N.C. SAT Scores Fall; Nationwide Scores Fall More
Posted August 29, 2006 6:11 a.m. EDT
RALEIGH, N.C. — North Carolina SAT scores dipped slightly in 2006, but a larger decline nationwide helped the state continue to close its achievement gap with the rest of the country, according to data released Tuesday.
Students in North Carolina posted an average score on the Scholastic Aptitude Test of 1,008, compared with the national average of 1,021. The gap between the state and national averages has been cut from 53 points in 1990 to 13 points now.
Math scores statewide inched up to 513 from 511 last year, but that was offset by a decline in reading scores from 499 last year to 495. Nationwide, math scores fell by two points, to 518, and reading scores dropped five points, to 503.
SAT Results For All N.C. High Schools
Seventy-one percent of North Carolina high school seniors took the SAT, which is considered a measure of a student's probability of success in college.
"North Carolinians can look at our state's performance on the SAT over the past few years and be proud that our state has out-performed the nation in the amount of points gained over time," Superintendent of Education June Atkinson said in a statement. "By encouraging a high participation rate and demonstrating strong improvements for minority students over time, our state has shown that we are raising expectations for educational achievement for all."
Black and Hispanic students in North Carolina posted gains on the SAT this year. Blacks gained an average of six points from 2005, posting an average score of 857. Hispanic students improved their average score by seven points, for a total of 967.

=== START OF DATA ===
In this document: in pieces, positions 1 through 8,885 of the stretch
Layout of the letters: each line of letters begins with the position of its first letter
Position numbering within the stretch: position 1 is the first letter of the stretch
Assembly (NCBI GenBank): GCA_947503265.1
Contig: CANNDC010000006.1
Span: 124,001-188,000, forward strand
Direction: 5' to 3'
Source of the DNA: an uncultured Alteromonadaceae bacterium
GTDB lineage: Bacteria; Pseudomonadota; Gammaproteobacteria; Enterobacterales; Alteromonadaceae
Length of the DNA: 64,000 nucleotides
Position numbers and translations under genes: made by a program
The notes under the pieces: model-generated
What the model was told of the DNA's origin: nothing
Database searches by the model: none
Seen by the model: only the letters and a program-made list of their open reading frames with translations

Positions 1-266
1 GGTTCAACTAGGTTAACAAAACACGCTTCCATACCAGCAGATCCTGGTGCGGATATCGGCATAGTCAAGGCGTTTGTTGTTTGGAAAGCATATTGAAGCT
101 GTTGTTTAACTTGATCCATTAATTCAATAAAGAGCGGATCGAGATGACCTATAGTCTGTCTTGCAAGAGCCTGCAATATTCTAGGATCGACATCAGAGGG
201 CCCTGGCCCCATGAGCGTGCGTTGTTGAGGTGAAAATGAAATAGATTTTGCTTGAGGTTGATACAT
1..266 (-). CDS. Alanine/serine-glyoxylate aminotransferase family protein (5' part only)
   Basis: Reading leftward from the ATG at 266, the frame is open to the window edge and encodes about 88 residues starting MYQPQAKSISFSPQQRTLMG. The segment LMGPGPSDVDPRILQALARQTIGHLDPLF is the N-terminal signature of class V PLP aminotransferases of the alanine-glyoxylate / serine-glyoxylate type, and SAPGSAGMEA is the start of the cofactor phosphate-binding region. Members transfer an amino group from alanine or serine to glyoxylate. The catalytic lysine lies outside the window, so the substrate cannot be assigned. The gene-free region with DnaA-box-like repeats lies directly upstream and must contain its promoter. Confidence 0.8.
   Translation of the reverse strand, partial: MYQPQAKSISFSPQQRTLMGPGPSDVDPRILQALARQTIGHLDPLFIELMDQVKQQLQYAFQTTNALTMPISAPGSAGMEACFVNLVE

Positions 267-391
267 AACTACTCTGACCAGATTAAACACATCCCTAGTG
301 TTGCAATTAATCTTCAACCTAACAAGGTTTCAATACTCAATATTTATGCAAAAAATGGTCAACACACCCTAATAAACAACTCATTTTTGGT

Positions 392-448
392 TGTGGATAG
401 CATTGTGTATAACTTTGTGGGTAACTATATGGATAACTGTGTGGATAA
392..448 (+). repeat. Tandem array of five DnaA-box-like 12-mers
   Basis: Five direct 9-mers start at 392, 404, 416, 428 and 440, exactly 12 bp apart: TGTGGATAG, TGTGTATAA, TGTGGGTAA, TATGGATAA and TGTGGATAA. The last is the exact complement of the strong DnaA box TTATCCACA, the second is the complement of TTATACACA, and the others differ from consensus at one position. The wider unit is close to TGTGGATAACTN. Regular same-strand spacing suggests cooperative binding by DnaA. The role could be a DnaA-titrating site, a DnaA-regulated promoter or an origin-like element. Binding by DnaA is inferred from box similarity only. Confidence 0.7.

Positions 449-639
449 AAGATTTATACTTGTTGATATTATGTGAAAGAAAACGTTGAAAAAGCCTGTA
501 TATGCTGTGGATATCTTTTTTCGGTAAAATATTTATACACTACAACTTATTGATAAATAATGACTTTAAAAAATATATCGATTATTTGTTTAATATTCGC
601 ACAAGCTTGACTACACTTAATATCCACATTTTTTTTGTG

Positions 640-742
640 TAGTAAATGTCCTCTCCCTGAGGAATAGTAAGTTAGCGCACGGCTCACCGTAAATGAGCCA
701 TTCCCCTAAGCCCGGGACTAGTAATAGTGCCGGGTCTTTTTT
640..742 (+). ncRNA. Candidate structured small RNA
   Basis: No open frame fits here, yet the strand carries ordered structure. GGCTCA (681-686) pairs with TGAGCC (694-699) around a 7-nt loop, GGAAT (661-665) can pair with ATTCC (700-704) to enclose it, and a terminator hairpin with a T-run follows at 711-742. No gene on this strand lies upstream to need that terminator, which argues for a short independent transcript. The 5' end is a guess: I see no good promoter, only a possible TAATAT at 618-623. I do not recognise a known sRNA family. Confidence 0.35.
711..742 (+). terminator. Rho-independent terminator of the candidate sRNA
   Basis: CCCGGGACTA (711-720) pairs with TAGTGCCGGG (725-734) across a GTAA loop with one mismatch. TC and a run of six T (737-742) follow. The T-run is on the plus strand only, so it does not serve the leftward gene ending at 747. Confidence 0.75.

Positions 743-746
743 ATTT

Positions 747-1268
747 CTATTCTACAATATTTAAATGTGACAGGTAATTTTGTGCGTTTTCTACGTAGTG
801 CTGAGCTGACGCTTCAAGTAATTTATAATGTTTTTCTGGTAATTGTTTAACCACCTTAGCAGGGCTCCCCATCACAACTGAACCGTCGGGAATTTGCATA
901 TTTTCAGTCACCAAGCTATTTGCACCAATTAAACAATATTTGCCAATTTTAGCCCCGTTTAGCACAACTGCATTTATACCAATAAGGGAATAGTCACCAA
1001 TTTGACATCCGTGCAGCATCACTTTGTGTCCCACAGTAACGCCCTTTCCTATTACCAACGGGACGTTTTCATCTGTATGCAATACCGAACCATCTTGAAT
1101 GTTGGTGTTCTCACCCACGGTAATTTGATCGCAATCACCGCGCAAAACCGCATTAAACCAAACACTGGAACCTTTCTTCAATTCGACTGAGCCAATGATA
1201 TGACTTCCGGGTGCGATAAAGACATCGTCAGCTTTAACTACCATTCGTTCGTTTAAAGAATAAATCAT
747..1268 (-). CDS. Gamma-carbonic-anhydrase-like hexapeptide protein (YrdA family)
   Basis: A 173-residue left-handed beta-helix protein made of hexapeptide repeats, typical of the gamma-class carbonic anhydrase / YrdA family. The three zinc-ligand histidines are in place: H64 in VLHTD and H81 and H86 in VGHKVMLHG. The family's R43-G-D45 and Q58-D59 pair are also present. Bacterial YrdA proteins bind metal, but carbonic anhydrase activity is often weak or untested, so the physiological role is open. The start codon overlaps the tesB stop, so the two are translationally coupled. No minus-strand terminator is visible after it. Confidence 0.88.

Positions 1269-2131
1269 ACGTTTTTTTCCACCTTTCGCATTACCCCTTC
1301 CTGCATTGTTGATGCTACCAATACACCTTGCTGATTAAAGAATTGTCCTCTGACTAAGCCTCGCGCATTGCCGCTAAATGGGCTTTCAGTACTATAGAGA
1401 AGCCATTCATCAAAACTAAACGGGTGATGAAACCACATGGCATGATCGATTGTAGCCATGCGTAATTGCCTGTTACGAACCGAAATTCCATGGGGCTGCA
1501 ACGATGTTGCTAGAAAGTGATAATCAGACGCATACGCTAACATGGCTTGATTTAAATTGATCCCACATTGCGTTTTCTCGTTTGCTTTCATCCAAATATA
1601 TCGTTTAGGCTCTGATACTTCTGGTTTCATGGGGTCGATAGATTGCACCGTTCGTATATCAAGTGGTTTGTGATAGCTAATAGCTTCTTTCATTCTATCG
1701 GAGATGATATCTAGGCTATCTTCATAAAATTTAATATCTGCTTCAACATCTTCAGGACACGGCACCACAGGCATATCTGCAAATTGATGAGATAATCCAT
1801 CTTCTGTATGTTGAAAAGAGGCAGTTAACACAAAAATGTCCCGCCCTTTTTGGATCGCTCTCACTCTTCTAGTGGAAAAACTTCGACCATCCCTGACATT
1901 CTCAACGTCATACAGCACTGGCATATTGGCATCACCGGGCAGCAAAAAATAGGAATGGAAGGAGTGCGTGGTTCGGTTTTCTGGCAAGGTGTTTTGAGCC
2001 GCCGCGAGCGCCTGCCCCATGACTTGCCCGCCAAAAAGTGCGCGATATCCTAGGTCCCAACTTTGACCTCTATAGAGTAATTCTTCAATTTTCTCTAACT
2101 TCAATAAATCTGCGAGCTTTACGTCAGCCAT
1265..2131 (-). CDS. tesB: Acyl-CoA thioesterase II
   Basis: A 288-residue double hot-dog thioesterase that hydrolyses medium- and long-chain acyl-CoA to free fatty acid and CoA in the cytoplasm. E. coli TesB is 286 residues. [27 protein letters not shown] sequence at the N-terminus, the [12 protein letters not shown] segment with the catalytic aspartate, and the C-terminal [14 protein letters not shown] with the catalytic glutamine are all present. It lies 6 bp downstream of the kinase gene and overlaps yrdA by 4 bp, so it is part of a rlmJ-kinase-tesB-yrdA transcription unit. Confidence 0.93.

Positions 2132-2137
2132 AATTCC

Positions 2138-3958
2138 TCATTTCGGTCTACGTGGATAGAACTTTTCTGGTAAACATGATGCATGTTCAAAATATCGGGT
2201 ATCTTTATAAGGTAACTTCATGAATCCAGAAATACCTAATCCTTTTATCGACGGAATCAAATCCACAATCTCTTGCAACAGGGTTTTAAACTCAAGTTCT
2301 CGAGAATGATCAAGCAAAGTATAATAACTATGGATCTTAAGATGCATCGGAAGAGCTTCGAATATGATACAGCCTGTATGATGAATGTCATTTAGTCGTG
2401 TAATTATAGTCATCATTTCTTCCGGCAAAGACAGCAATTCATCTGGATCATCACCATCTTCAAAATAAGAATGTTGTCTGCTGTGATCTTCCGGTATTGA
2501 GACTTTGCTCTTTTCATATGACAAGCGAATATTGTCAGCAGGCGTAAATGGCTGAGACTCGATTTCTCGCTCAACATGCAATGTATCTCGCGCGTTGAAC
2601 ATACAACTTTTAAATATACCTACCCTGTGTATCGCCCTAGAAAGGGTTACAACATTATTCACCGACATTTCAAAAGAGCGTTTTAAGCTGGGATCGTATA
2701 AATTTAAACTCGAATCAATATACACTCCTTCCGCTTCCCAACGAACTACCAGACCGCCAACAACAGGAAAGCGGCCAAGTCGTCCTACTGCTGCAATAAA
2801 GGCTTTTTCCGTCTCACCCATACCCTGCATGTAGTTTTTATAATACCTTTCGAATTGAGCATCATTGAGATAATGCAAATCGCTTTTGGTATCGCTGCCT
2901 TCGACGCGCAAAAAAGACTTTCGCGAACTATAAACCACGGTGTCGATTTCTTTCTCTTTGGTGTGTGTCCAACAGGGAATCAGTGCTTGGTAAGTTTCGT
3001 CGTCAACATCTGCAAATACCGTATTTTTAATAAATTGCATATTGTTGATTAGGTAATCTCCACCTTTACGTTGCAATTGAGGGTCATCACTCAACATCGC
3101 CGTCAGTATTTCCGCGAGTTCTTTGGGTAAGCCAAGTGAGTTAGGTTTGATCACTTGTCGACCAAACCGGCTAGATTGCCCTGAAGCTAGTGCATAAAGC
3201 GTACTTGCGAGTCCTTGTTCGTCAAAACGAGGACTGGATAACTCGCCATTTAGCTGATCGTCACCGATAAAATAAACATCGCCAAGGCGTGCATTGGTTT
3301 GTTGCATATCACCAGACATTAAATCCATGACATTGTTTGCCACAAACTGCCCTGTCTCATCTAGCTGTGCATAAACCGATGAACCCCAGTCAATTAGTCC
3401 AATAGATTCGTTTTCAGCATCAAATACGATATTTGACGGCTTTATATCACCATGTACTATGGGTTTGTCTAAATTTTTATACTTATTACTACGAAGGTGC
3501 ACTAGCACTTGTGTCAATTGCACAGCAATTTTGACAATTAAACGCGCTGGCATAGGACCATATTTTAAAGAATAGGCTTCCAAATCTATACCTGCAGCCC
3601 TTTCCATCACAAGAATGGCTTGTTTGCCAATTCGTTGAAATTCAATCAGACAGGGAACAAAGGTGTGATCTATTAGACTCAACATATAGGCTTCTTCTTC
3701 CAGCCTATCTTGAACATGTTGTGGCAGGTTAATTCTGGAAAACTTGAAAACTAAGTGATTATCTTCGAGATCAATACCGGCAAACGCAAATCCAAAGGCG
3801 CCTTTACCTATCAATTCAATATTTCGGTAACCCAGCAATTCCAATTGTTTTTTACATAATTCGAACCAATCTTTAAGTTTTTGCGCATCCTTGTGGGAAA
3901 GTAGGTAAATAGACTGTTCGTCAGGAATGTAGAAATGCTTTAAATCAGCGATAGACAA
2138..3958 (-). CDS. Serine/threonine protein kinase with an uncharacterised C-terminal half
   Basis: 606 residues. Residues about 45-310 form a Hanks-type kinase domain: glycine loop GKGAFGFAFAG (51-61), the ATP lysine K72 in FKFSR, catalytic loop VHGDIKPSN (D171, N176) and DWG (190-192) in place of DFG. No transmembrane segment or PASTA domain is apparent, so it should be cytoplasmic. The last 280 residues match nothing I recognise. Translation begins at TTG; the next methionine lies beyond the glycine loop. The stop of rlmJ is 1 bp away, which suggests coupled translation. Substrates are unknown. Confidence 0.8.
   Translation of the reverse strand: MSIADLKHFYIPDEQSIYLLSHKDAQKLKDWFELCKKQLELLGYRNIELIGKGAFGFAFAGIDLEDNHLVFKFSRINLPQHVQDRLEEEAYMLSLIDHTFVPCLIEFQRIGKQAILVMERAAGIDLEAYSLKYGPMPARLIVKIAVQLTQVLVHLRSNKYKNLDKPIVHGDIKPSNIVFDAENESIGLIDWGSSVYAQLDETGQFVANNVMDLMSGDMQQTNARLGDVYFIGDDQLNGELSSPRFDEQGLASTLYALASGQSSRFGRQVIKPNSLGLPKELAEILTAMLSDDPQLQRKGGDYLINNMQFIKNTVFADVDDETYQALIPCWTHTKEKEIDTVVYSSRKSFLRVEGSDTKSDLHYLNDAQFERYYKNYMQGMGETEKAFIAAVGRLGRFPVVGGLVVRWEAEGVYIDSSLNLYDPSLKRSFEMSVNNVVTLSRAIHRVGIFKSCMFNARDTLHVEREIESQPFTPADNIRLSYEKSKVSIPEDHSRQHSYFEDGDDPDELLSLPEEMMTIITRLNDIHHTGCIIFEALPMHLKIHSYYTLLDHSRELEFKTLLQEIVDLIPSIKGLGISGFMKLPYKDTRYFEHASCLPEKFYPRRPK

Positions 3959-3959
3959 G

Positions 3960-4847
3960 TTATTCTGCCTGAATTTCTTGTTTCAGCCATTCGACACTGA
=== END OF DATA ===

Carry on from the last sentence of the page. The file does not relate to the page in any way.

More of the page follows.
"It is especially noteworthy with all the effort that has gone into closing the achievement gap and encouraging these minority students," state Board of Education Chairman Howard Lee said.
Students in Wake and Durham counties saw their average SAT scores decline this year, while scores for Cumberland County students rose slightly. The average score in Wake County dropped from 1,075 to 1,066, while Durham's average fell from 1,005 to 987. Cumberland students raised their average from 955 to 959.
State officials couldn't explain why some scores dropped. But they said one reason might have been more students just taking the test once.
"There were fewer students who were retaking the test as in previous years," said Lou Fabrizio, director of the state Department of Public Instruction's Division of Accountability Services.
The SAT added a writing section in 2006. North Carolina's average writing score is 485 out of 800 possible points, compared with the national average of 497.
"We need to do more to teach writing," Atkinson said.